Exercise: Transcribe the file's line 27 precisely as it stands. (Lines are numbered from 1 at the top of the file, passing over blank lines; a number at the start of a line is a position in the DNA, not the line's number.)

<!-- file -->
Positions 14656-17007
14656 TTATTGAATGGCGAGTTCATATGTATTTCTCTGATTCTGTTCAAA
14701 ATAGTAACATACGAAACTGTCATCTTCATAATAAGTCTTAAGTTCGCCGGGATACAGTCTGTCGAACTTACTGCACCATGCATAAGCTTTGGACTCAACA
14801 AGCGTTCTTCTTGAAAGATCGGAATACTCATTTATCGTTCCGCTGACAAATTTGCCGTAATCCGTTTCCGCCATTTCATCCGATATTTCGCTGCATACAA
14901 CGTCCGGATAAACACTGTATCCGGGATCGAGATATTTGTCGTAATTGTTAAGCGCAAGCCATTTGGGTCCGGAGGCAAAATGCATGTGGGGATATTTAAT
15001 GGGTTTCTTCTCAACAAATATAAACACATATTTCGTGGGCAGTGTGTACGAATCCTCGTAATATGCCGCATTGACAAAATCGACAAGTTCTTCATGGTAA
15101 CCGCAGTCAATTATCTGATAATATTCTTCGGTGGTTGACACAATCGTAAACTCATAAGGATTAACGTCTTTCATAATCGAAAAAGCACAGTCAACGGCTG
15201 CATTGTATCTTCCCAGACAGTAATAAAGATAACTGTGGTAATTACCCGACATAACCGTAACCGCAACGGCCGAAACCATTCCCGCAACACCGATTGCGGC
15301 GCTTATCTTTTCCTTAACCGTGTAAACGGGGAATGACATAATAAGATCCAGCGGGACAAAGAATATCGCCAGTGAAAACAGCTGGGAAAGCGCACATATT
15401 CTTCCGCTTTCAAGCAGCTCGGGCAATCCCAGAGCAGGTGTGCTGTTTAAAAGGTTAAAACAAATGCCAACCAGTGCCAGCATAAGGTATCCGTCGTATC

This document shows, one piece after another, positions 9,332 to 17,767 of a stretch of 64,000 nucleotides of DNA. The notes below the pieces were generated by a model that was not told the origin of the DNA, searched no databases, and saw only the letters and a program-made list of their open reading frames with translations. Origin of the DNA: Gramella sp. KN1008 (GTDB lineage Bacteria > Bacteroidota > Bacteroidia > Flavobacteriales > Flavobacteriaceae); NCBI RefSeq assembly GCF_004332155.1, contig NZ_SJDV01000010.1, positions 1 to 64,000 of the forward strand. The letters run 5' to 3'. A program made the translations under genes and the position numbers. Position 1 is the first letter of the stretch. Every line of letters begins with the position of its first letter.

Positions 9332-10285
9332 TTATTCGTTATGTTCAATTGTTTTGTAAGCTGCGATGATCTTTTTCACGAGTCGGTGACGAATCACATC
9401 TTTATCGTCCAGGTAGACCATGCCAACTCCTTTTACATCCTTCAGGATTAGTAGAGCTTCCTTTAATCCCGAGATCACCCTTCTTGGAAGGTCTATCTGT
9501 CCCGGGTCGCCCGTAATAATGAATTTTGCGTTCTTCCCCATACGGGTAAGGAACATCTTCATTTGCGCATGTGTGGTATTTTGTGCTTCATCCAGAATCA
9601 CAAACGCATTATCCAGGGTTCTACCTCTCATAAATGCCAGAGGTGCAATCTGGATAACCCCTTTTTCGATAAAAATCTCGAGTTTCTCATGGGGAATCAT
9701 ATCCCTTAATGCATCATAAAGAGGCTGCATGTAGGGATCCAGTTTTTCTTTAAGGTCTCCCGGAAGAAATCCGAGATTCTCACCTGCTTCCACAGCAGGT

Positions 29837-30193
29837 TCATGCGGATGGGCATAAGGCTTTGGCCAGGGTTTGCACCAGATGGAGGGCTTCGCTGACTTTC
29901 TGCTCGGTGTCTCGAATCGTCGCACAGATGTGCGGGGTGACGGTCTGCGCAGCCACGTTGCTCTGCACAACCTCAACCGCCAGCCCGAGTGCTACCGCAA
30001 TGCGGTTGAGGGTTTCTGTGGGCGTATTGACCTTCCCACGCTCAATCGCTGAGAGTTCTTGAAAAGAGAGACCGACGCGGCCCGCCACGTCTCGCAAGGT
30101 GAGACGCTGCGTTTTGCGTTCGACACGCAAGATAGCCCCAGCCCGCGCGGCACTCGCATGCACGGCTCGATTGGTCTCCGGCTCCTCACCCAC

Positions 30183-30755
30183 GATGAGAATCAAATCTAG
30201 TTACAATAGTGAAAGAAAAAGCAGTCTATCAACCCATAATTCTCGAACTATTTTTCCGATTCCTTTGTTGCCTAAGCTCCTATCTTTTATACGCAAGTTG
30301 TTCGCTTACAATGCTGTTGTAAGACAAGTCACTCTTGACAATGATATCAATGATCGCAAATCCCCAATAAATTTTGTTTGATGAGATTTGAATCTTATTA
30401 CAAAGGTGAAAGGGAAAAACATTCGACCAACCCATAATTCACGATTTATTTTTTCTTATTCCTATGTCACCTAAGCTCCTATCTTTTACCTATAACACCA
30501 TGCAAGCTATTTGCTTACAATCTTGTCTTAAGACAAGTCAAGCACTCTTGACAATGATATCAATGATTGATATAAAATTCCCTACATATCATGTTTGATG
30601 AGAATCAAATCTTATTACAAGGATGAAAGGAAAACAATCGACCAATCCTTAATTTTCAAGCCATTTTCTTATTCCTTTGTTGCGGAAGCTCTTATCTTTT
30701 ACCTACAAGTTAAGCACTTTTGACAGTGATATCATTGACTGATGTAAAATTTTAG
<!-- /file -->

30401 CAAAGGTGAAAGGGAAAAACATTCGACCAACCCATAATTCACGATTTATTTTTTCTTATTCCTATGTCACCTAAGCTCCTATCTTTTACCTATAACACCA